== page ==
ninth symphony films - movie reviews


DIRECTOR  -  gore verbinski

RATED  -  pg-13

GENRE  -  action adventure

LENGTH  -  143 minutes

RELEASED  -  9 july 2003

DISTRIBUTOR  -  walt disney pictures

OFFICIAL SITE  -  pirates!

ESTIMATED BUDGET  -  $125,000,000
pirates of the caribbean: the curse of the black pearl - a shot from the film


buy the dvd from pirates of the caribbean: the curse of the black pearl at

buy the dvd from pirates of the caribbean: the curse of the black pearl at

jack sparrow braves the caribbean sea to stop a ship of pirates led by captain barbossa who intend to break an ancient curse...with the blood of a beautiful woman.

the first movie under the official walt disney pictures banner to receive a rating higher than pg in the usa (this one being rated PG-13).


picture from pirates of the caribbean: the curse of the black pearl

picture from pirates of the caribbean: the curse of the black pearl

picture from pirates of the caribbean: the curse of the black pearl


four out of four possible stars

This movie is the first film of 2003 that I would consider attending more than once in the theater. The moment the ending credits began to roll I was planning my next trip to see this film. Although the summer of 2003 has seen a few decent big-budget films released in the last few months, this is the first film that really takes the phrase "rollicking adventure" and uses it to the hilt. There's nothing worse than a film comprised of many special effects and death-defying stunts that takes itself too seriously.

One has only to see the swashbuckling adventure, Cutthroat Island to see how an adventure film can fall flat without the proper amount of humor thrown in for brevity. That infamous film is the most recent big-budget release made about the era of high-seas pirates and that film was quite forgettable. Given the uneasy track record of pirate films, it seems like quite a gamble for the Disney studio to have placed so much money behind a picture that wasn't a "sure thing," but the bookkeepers at Disney need not be worried about the potential thinning of their doubloons as this film is the most entertaining flick on screens at the present time and box office should reflect that in the coming weeks.

Audiences will realize early on in their viewings that Pirates of the Caribbean is the "best thing yet" in a summer of no stand-out films. There is a persistent sense of humor that invades every single scene of the film and the long running time of the movie is made more enjoyable because of it. Even when things are "at their worst" for the characters, there is always somebody there to crack a joke. And given that this film was made for both young and old audiences (the pg-13 rating probably won't scare away viewers under that age; the Disney company has nothing to fear on that score), it seems a prudent move by the filmmakers that humor was a major element.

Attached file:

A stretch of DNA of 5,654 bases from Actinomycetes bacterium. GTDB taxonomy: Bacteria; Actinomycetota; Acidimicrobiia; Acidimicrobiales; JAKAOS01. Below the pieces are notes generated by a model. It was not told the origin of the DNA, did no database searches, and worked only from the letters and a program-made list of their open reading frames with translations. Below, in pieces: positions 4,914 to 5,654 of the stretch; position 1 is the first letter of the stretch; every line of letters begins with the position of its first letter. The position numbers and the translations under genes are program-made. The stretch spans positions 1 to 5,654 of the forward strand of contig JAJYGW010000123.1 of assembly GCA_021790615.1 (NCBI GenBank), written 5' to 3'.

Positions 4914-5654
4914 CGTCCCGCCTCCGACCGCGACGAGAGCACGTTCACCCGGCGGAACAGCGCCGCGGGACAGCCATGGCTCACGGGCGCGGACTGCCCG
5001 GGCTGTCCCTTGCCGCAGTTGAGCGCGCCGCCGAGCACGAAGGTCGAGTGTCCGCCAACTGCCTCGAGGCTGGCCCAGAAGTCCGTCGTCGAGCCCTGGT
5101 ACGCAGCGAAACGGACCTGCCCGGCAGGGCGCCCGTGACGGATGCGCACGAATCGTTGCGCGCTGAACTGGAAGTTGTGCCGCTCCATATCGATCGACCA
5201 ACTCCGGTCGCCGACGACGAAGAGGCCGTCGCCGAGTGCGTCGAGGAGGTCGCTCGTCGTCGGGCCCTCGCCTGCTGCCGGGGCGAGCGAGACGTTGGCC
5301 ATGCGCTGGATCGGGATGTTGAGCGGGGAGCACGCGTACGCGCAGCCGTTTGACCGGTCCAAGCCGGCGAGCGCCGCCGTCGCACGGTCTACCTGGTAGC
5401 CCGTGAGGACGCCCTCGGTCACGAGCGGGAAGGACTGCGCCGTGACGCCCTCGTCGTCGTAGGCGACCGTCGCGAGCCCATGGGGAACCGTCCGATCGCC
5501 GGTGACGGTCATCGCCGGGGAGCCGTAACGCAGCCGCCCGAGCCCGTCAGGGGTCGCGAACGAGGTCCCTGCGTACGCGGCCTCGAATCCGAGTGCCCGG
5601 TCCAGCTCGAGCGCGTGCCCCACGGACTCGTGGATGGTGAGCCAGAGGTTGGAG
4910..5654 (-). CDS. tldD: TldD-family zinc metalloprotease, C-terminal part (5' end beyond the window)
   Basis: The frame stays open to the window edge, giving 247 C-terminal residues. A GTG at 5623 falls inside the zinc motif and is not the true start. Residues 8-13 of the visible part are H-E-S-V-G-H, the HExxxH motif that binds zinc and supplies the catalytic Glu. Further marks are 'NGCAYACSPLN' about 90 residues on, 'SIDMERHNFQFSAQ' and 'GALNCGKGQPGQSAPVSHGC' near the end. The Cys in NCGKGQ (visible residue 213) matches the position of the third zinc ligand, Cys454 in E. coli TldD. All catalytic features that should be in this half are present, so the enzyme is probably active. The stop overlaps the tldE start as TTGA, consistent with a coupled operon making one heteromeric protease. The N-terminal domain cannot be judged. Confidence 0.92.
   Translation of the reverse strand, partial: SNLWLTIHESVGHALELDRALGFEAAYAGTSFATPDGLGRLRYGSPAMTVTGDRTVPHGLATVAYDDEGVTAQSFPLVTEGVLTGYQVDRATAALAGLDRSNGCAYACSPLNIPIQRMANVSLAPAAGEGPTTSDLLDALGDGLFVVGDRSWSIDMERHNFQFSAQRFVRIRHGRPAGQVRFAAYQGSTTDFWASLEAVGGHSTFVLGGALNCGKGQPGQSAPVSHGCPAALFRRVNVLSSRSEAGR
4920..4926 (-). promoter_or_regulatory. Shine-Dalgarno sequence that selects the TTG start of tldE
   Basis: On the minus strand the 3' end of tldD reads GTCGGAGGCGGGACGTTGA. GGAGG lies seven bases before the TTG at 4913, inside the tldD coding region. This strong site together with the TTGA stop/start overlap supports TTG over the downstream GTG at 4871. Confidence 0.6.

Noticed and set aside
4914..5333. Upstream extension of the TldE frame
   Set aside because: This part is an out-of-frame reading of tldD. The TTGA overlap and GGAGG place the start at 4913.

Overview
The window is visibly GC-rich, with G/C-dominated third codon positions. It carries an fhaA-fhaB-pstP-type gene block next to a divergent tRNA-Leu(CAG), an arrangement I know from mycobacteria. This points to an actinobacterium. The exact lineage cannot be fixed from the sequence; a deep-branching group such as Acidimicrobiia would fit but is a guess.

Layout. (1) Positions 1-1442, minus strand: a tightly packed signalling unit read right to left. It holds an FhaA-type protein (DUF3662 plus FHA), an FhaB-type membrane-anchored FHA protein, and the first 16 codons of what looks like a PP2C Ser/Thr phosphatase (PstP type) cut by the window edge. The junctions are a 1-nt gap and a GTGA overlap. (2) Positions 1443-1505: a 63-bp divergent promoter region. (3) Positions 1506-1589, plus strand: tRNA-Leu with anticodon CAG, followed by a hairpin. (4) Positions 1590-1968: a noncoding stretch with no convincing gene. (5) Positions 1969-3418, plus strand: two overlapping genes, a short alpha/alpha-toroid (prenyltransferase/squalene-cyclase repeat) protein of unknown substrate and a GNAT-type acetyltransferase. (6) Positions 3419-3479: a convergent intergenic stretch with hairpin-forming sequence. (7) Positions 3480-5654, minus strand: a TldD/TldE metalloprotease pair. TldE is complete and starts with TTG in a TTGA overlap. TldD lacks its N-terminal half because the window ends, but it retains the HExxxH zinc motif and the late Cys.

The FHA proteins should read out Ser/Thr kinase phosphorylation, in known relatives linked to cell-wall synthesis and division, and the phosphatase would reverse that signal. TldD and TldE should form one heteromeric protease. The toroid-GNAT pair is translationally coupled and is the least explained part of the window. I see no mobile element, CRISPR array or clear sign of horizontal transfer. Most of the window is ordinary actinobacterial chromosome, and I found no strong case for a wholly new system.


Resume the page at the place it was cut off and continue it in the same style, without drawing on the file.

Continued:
Otherwise, this film could have been dead in the water. Not only does the comedy bring to life the more serious moments (by creating a wider gulf between emotional extremes), but it also gives Johnny Depp the chance to really impress the audience with his insanity. There's no doubt that the actor either suffers from some exotic twitch or was completely taken over by his character during filming because his performance as the infamous pirate, "Jack Sparrow," is filled with equal parts adventure and humor. Which is the perfect combination for an action hero's resume. It's interesting to consider Johnny Depp an action hero, but his past choices in roles have not always been the most mainstream.

Perhaps this crazy pirate routine is about as close to normal as the actor is likely to get. His character is so off the wall that seeing Orlando Bloom (who plays blacksmith turned pirate, "Will Turner") imitate Depp's ticks and mannerisms at one point is enough to put anybody on the floor with laughter. Keira Knightley's damsel in distress character, "Elizabeth Swann," also makes a good impression as a woman who can hold her own with a blunt object. And while viewers' minds will be occupied by spiffy performances by the entire cast (though the dialogue isn't always Shakespearean...), their view will be filled to the brim with expert costume design and set direction. By allowing the film to exist in such an interesting time period, the clash of ancient Caribbean culture and seventeenth century England becomes an interesting juxtaposition.

All the visual elements, including the make-up, costume design, and set design, seem to have been created with the phrase "over the top" in mind. Since the story itself is crammed with hilarity, seeing that infectious enthusiasm spill into the entire production ensures that the picture doesn't lack in entertainment value. It goes without saying that the pirates of the seventeenth century have been given various characteristics and cliché mannerisms (like parrots, tattoos, and the word "matey") in novels and movies produced in the last century, and every cliché in the book is included in this film.

But that's not a bad thing. All those clichés are trotted out with the expectation that including them in the film will get a laugh from the audience. And with so many comedic moments in the film, one might think the film a rather light experience, but there are indeed some more serious moments that anchor the film well. Fine performances all around from the lead stars (especially Johnny Depp's insanity) ensure that the characters are full-bodied and vibrant. There are not flat "stock" characters in Pirates mainly because of the casting. Director Gore Verbinski and his crew have combined all the elements of visual effects, comedy, casting, and set design to create a highly entertaining adventure that should sit at the top of the summer season.

Review by Kelsey Wyatt.

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